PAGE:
A weekend in Copenhagen, Denmark
Scandinavia has long been an area of the world that intrigued me. The people, the architecture and the culture. My first expedition into this once powerhouse of Europe was Denmark, where we stayed in Copenhagen for the weekend. We hopped on a flight from Gatwick south with Easyjet and two hours later we were in the city.
The main Kobenhaven airport is a short train ride from the city, with tickets costing us 36DKK (£4) each. The gf and I bundled ourself onto the train and arrived in under 30 minutes. Our accommodation was just around the corner, which was really easy to find. We decided to go with a flat from Wimdu. They are the quivalent to a Gumtree/Craigslist for property, listing homes available to rent throughout the year. Homeowners with a spare bed, or even an entire flat list their home on the site for rent by visitors. Whilst initially founded in Germany, the website now caters for pads around the world.
I picked a flat in the red light district of town. Yep – saucy. What is it with train stations being magnets for ‘ladies of the night’? It was located on Istedgade – pronounced ‘Ist-e-galle’, which is a long road that juts off from the Copenhagen Central Station. Because of this proximity, the area has long been frequented by unsavoury types, but we found it quite amusing. The road is littered with interesting characters and the occasional sex shop, but is also close to the uber-hip cafes of the far end of and meatpacking area of Kødbyen. It was fun to be in such a quirky area.
Our flat was nicely located above one of the streets sex shops, so there was a friendly looking inflatable sheep greeting us when we walked through the front door. I never did catch his name.
Our first night didnt take us far, we wandered down Istedgade and bumped into Mc Kluud, a kind of dive-bar with a pool room. We looked through the window and it didnt look much, but gave it a go.
The first thing that hit you is the smoke, I’d honestly forgot how it feels to have a drink in a bar that allows smoking. It wasn’t offensive, just strange. After a little my eyes adjusted, so we managed to nab two prime seats at the bar and got our first couple of Tuborgs. It’s pretty much all they sold, lifted out of a large wooden chest under the bar top. I sheepishly handed over a 100DKK (£12) note, realising i could be short changing the trendy bar man, but i was pleasantly surprised to be handed back 52DKK change. Who said Denmark was expensive?
We finished up the night in a quaint little restaurant just opposite called Strassen, where we tucked into our first Smørrebrød of the weekend. A collection of miniture open sandwiches, followed by a seafood risotto made with pearl barley? Strange, but very good. We topped off the evening with a night cap at Dyrehaven, after a recommendation from our new waiter friend.
On Saturday we ventured a little further into town, but not before stopping off at Bang & Jensen, a great little cosy cafe on Istedgade. Dish of the day: “Fish, with an abundance of eggs”.
We spent the day taking in the sights on the city, including a wander past the Tivoli Gardens by the central station. The Gardens are a theme park smack bang in the centre of the city, with rollercoasters and vom-inducing rides a plenty. Miss Hopes abundance of eggs did not sit well with the idea of roller coaster action, so we gave it a pass.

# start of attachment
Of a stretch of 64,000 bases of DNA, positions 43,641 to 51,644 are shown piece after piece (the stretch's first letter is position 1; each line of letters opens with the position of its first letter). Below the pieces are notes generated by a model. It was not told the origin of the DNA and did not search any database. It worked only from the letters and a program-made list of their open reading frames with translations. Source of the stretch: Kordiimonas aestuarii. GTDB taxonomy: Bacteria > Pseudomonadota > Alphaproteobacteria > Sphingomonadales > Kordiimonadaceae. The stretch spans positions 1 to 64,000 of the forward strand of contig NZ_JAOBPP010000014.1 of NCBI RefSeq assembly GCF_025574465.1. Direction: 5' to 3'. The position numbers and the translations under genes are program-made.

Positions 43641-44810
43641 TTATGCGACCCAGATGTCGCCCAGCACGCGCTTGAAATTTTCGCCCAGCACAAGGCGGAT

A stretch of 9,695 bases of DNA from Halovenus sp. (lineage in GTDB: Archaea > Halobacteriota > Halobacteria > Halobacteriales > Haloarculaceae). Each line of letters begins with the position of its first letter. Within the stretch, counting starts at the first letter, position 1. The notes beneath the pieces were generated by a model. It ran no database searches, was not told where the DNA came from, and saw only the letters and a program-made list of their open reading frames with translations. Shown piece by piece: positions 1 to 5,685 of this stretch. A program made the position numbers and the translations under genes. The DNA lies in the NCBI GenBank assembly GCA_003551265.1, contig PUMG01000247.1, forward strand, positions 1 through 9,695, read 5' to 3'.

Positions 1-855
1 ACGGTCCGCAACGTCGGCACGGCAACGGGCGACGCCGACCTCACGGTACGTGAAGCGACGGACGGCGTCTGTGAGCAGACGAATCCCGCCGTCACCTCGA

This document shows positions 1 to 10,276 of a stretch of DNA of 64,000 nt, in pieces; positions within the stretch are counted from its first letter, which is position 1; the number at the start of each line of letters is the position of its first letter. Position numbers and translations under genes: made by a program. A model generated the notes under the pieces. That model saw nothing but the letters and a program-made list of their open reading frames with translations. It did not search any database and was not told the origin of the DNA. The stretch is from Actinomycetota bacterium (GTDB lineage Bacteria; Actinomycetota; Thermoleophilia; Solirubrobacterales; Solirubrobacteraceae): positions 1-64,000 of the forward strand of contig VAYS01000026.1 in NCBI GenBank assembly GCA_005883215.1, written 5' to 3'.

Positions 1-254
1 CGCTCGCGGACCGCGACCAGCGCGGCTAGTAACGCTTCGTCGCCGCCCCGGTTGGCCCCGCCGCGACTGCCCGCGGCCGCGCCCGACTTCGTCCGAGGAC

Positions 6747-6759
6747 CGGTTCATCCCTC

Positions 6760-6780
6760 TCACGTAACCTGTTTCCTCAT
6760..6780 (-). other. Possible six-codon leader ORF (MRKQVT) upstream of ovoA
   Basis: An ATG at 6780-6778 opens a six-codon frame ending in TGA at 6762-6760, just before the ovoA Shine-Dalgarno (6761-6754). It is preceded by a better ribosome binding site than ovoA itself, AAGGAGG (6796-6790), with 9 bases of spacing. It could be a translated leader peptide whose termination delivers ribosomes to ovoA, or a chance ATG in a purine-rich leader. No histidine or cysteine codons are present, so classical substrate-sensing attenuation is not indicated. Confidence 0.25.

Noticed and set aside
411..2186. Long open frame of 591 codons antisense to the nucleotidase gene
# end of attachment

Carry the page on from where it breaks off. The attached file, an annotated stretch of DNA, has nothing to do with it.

After a little rest back in the flat in the afternoon, we took off for a night around the trendy Meat packing district of Kødbyen, just a short walk from Istedgade. During the day you can expect to see meat and fish trucks doing their thing, but at night a raft of trendy bars and restaurants come to life.
We didn’t have a reservation, but managed to nab a barside table at Fiskebaren, one of the better seafood restaurants in the area. Following that we took off to Bakken bar for a night cap, surrounded by the once white tiles of an old fishmongers shop. Clutching ice cold beers, we stood in our scarves and coats as we watched the hipsters descend on in. We pretended to be cool for one hot minute.
On our last day we tripped over to the popular Kalaset on Vendersgade, a small quirky cafe just a few minutes walk north of Central Copenhagen. Kitsch radios and music players adorn the walls and people jostle for seating in this small, cosy space. We ventured over for the pancakes – a favourite of locals and visiting students. We opted for the blueberry with maple syrup – a timeless classic. They make a mean latte too.
Caffeined up the eyeballs, we hopped on a busy tour boat cruise which snook along the canals and rivers around the city. The friendly chap at Strassen suggested it as a great way to see the city, and the weather held up long enough for us to see the sights.
It took off from Nhayven, which is a colourful street of houses, originally a
Nyhavn, is a 17th century waterfront lined with colourful townhouses, wooden sail boats and touristy restaurants. The canal connects nicely with the central shopping area, which is just a few moments walk away.
After our bout of sea-faring scenery scoping, we headed into town for a last nosey around and a quick coffee before we headed back to the airport. A great relaxing way to end the weekend.
Copenhagen feels like a very contemporary city, welcoming, vibrant and full of friendly people. Don’t be worried by comments about Denmark being too expensive – it isn’t, and in my opinion was worth every penny.
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